It’s been coming for the last ten years since the original iPhone hit the streets, but today was finally the day: the non-iOS iPod is no more. Apple has now completely cannibalized its original hit product. All that remains of the venerable old lineup is the iPod Touch, but for the first time since 2001, there is no longer a model available running the old Pixo OS.
The last week has brought us a critical iOS 10.3 update, and rumors of an upgrade to the iPhone SE. Of course, we also have the obligatory iPhone 8 rumors du jour, and more tidbits about Apple and Qualcomm’s legal wrangling. Let’s get right to the news. Continue reading →
Whew. We had WWDC three weeks ago, right into new iPads and the iOS 11 Developer Beta, and now the Public Beta yesterday with more news still coming fast. With lots of changes to to iOS 11 still to come and the new iPhone still on deck, there will still plenty more to last until the Fall, as well. Let’s get right into some of the notable news from the last week or two.
A few weeks ago, I had the privilege of interviewing Noah Leon about his documentary project, Love Notes to Newton. He is funding the project through an Indiegogo campaign, which has now entered its final week. If you didn’t catch it the first time around, our interview covers all of the details of the project in detail, and it is well worth a listen.
For riff-raff like myself, the process of reviewing the new iPad Pro models will begin tomorrow. However, today was the day for the lucky few in the tech media who got an early look at Apple’s latest goodies. I’m not jealous at all.
That aside, there are several insightful and thoughtful reviews that range from glowing to conservatively positive that hit the web today. The only complaints mentioned were price and practicality, and those are legitimate concerns considering the recent sales struggles of the iPad line. However, as for the hardware itself, the reviews are overwhelmingly positive. Most are also very upbeat about the iPad’s future thanks to the changes coming in iOS 11.
Here are some of my favorite of the early reviews:
What a week it has been. Apple has definitely made the most of its time in the spotlight, grabbing the media’s attention and showing us that they can still innovate, be aggressive, and even listen to what users are asking for from time to time. While all may not be perfect, and there are still questions to answer, iOS 11 looks REALLY good, and the new iPad Pro features are a huge upgrade. As for the HomePod, let’s reserve judgement until we at lease see it in a closer to final form.
Beyond all the great software and hardware announcements, which I will get into in greater depth soon, there is other Apple news of note to look into. Let’s get to it.
This has been building since Apple’s acquisition of Beats in 2014, but after WWDC, I think things are starting to come into clearer focus. Apple is now transitioning from dominating the declining business of purchasing music to dominating multiple areas in the field. But it goes deeper than that. They are building toward something. I think they are currently moving their chess pieces across the board to set up a final checkmate on the big-label recording industry, which will in turn, squeeze competitors like Spotify in ways they will have difficulty combating.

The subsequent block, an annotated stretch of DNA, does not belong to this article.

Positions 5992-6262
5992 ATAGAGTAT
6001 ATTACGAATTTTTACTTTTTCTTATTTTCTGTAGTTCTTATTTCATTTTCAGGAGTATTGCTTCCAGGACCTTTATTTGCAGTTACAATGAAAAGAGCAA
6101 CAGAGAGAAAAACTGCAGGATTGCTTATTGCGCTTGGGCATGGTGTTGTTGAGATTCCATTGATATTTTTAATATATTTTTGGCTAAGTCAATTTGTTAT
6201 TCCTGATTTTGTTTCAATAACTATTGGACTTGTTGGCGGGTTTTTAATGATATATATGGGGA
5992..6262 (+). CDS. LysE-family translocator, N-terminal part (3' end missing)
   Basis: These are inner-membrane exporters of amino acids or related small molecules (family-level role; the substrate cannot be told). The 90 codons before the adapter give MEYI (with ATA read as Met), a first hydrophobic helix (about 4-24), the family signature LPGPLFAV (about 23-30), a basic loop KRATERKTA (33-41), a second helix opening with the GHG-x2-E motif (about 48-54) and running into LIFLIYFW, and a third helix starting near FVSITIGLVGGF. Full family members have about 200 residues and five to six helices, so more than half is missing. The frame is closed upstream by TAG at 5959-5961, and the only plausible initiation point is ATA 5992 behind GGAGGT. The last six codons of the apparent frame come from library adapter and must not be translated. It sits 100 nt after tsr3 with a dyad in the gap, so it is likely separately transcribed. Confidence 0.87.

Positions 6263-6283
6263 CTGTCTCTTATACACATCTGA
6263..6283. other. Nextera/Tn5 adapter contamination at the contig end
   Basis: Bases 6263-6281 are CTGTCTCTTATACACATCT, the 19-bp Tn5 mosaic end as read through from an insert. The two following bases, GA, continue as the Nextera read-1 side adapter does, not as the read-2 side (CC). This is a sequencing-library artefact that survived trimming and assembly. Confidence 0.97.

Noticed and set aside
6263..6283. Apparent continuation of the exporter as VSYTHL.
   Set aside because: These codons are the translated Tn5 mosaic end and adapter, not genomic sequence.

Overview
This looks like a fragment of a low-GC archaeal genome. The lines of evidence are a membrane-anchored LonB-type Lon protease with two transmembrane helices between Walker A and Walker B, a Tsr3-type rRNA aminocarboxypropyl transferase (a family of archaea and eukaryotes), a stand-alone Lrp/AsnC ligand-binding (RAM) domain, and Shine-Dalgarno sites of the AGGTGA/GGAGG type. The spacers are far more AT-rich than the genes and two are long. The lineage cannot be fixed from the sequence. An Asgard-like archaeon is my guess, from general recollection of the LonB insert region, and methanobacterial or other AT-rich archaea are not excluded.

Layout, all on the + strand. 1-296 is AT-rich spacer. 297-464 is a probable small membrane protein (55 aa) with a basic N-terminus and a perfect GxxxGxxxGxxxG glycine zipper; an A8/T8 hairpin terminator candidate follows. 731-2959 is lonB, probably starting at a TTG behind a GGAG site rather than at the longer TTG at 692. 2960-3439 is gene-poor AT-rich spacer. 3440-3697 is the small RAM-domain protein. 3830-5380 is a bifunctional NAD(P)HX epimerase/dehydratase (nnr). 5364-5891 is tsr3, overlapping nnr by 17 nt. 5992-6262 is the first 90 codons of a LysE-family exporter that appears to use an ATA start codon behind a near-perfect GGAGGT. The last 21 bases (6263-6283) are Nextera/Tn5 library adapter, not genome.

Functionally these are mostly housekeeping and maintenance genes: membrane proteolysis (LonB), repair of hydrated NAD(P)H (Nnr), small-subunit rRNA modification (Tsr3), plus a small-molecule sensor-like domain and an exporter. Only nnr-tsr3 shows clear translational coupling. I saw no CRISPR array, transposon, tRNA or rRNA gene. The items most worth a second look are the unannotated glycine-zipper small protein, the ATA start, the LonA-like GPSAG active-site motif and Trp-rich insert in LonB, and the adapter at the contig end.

As wonderful as it was to get all of the goodies that Apple sent our way on Monday, there are always a few items left off the list, and rumors that don’t come true. The following is a list of some of the more prominent items that Apple didn’t mention during the WWDC Keynote.
In my recent article Taking Siri Seriously, I made the comment that if Apple was releasing a Siri-equipped speaker product into the world, then it would surely be a sign that all is now right with the world’s first mobile digital assistant. They wouldn’t make another “Maps” error. They wouldn’t blindly release another product like that into the world. As the afterglow of yesterday’s WWDC Keynote fades and the reality-distortion dissipates, now I’m not as convinced.
Apple’s massive 2 1/2 hour data dump certainty accomplished goal one of flipping the media’s script yesterday. ALL of the talk today is about what Apple is doing and how they are doing it. They absolutely NAILED that. However, at the end of the day, what did we really learn about Siri in iOS 11?
The iPad has been at a crossroads for a couple of years now. Since the original iPad Pro didn’t move the sales needle, it has felt a little like Apple has been marking time while they came up with a Plan B on how to jumpstart things. Part one came with the release of the rolled back, but less expensive iPad this Spring. While it was a solid device that fit a need in Apple’s tablet lineup, it was hard to tell too much based on such a modest start down a different path.
I have been anticipating writing an article of final predictions for what we will see at WWDC for a few weeks now. However, as sit here on the eve of Christmas for Apple fans, I find little point in doing so. Not only has every tech site and every Apple blog weighed in on this topic at this point, but pretty much every national medial outlet, as well. What’s the point in one more drop in a very full bucket?
Rather than go the path well travelled, I’m going to take a different look at WWDC and get into more of the “how” than the “what”. Allow me to explain myself. One of the recurring themes I see, especially in several of the articles from larger medial outlets, is a negative slant towards Apple’s current position. Despite their incredible stock performance and profitability, the emergence of new sources of revenue in wearables and services, and the coming release of a sure-fire hit in the next iPhone, the “what’s wrong with Apple” storyline is as reliable as the taxman coming to collect lately.